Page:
FILE PHOTO: The GM logo is seen at the General Motors Warren Transmission Operations Plant in Warren, Michigan October 26, 2015. REUTERS/Rebecca Cook
DETROIT (Reuters) – General Motors Co (GM.N) said on Monday it is studying the feasibility of building ventilators under its partnership with Ventec Life Systems at the No. 1 U.S. automaker’s Kokomo, Indiana, plant to help combat the coronavirus outbreak.
As part of the effort to boost ventilator output from Ventec, GM has arranged for the supply of 95% of the parts needed to build the ventilator and is seeking to source the remaining 37 necessary parts, according to an email to suppliers from Shilpan Amin, GM’s vice president of global purchasing.
The goal of the venture is to build up to 200,000 ventilators, said people familiar with the plans who asked not to be identified.
U.S. President Donald Trump said on Sunday that U.S. automakers GM, Ford Motor Co (F.N), and Tesla Inc (TSLA.O) had been given the green light to produce ventilators and other items needed during the coronavirus outbreak.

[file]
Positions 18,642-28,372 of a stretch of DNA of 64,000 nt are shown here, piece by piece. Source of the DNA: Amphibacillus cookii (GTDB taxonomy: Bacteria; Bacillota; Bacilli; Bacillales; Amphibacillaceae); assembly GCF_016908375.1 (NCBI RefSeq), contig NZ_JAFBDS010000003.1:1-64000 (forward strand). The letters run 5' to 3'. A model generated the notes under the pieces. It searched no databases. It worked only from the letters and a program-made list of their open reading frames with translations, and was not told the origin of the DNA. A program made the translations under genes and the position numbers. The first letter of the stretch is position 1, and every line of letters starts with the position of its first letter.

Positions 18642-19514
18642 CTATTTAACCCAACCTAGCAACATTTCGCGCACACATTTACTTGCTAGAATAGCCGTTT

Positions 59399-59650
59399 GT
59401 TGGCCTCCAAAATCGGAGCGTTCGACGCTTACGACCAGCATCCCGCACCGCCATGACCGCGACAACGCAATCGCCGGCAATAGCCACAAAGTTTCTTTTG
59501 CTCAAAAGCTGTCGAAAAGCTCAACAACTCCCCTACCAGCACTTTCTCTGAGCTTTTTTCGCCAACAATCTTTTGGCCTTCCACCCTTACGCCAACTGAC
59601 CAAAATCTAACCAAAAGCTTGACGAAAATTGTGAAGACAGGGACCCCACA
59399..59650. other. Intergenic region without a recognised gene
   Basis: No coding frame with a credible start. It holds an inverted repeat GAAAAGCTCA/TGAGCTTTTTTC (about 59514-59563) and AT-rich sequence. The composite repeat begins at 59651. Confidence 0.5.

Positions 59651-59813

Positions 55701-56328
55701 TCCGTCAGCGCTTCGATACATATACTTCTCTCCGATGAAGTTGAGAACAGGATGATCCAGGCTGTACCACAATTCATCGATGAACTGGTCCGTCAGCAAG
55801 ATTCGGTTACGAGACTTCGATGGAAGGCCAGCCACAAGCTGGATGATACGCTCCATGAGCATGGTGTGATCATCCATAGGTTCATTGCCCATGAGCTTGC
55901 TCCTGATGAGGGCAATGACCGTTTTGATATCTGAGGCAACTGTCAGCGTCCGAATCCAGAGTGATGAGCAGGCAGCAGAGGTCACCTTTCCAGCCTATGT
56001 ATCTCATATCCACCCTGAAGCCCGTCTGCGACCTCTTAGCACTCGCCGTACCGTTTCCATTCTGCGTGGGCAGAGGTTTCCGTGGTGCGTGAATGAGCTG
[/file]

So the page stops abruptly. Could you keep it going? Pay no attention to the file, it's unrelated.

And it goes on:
“Ventec Life Systems and General Motors have been working around the clock to implement plans to build more critical care ventilators,” GM spokesman Dan Flores said in an email on Monday. “With GM’s support, Ventec is now planning exponentially higher ventilator production as fast as possible.
“As part of those efforts, GM is exploring the feasibility to build ventilators for Ventec at a GM facility in Kokomo, Indiana,” he added.
Reporting by Ben Klayman; Editing by Chizu Nomiyama and Nick Zieminski